When it comes to watching TV, modern audiences have made it clear that quality matters. A full quarter of respondents say their viewing experience can easily be ruined by an outdated TV, which is why many usually go out to friends’ homes or bars to watch big events.

Here’s an especially noteworthy statistic: six in ten respondents actually admit they would be lost without their TV set.

So, besides screen quality, what else annoys people most often while watching TV? Sound quality and glares on the screen were the most frequently listed annoyances by respondents. Other common annoyances included other people talking while a show is on, and others asking annoying questions while a program is on.

Between traditional cable, smart television apps, and streaming services, viewers today have never had more choices of what to watch. Interestingly, the survey actually found that many people (15%) tend to get frustrated by having too many options. On that note, the average adult will spend 2,943 hours of their life just deciding what to watch!

The survey was conducted by OnePoll.

Source: StudyFinds

Commentary below by Michael Snyder

If you want to waste your life, a great way to do that is to spend tens of thousands of hours watching television.  Today, it is so difficult to get people to leave their homes and get active in their communities, because most of us are absolutely glued to one screen or another.  After a long day at school or a hard day at work, most of us understandably want to relax, and from a very early age most of us have been trained to turn to the television as our main source of relaxation.  But of course there is great danger in allowing anyone to pump thousands upon thousands of hours of “programming” into our minds.  More than 90 percent of the “programming” that we consume is controlled by just a handful of exceedingly powerful corporations, and those corporations are owned by the elite of the world.  So when you endlessly consume their “programming”, you are willingly being bombarded by news and entertainment that reflects their beliefs, their values and their agendas.  They openly admit that they are trying to shape the future of society, and up to this point they have been extremely successful.

Unfortunately, we live at a time when most people need television or some other insidious addiction to take their minds off of the gnawing emptiness that they feel deep inside of them.  As I was doing some research the other day, a comment that someone posted on an Internet message board really struck a chord with me

As a kid life seems so amazing and you can dream of big things and have faith. The older you get it seems the world tries to take away your faith. I have had 8 jobs in my life starting in high school and I’m just sick of this ****. I’m lucky to make 100 a day . I know that’s poverty level. But I manage. But thinking ahead I have to do this every day for the next 30 years . How the hell do you guys and gals cope with reality.

I’m on empty.

I want out.

In just a few sentences, this individual summed up what millions upon millions of Americans are feeling.

The harsh realities of modern society have absolutely sucked the life out of so many people around us, and the vast majority of Americans are barely getting by and are living lives of quiet desperation.

If television allows them to forget about their troubles for a while, it is understandable why so many use it as a crutch.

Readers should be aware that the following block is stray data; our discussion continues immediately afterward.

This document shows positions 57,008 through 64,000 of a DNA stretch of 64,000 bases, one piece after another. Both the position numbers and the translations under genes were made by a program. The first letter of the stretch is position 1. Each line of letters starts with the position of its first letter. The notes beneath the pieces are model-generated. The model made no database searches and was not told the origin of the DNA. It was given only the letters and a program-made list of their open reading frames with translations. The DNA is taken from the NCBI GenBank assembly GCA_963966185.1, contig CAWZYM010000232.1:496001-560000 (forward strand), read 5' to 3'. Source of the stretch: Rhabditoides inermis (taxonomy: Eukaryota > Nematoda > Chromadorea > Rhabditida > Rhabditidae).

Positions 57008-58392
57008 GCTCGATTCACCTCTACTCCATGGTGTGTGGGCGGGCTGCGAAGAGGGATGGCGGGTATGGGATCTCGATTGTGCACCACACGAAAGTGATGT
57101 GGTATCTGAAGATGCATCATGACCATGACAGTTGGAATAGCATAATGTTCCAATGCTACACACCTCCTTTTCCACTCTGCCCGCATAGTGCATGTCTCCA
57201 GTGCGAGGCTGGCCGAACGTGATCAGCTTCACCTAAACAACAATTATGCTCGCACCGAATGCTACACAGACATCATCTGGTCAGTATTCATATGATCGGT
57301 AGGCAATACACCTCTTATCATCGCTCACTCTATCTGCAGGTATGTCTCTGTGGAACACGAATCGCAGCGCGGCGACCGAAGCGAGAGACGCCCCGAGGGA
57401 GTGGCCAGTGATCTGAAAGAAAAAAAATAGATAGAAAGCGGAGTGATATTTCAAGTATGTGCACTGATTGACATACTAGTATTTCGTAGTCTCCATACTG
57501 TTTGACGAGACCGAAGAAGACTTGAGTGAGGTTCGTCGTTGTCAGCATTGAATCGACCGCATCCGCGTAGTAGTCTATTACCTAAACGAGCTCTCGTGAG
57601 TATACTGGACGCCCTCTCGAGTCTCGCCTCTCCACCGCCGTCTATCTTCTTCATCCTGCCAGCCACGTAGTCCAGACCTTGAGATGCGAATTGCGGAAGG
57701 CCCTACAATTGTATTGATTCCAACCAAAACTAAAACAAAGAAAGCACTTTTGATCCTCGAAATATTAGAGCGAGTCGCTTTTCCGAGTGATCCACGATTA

But do we have to watch so much of it?  One recent survey found that the average adult will watch more than 78,000 hours of television over the course of a lifetime…

Television has become such a common part of all of our lives that most don’t even think about just how much time they spend staring at their TV screen. Of course, all of those hours are undoubtedly adding up, and a recent survey of 2,000 British adults finds that the average TV viewer will watch an astounding 78,705 hours of programming (movies, sports, news, etc) in their lifetime. That’s a whole lot of screen time that may have been better spent on more productive endeavors.

On a day-to-day basis, the average adult watches TV for three-and-a-half hours, amounting to 1,248 hours each year.

I know that some of my readers will point out that this was a British survey, but the truth is that Americans actually watch even more television.  The following comes from Wikipedia

In the US, there is an estimated 119.9 million TV households in the TV season 2018/19.

In 2017 alone, an average U.S. consumer spent 238 minutes (3h 58min) daily watching TV.

Those numbers are absolutely staggering.  And when you break them down further they become even more alarming.  In the first survey that I mentioned above, the researchers actually discovered that the average person “will watch 11,278 different TV series”

The survey, commissioned by LG Electronics, broke down those numbers even further and concluded that the average adult these days will watch 3,639 movies at home, and 31,507 episodes of TV during their lifespan. As far as different programs, the average person will watch 11,278 different TV series as well.

Are there really 11,278 television series worth watching?

I would think that you would have to go really deep into the well to watch that many, but apparently that is what many people are doing.

Of course I am not entirely against television.  For example, I think that “Poldark” is an absolute masterpiece.  But everything should be done in moderation.

The fact that we are endlessly watching so much television could help to explain why our society has become so “dumbed down”.  Yesterday, I discussed a recent study that found that 15-year-old U.S. students are about four grade levels behind 15-year-old Chinese students in math.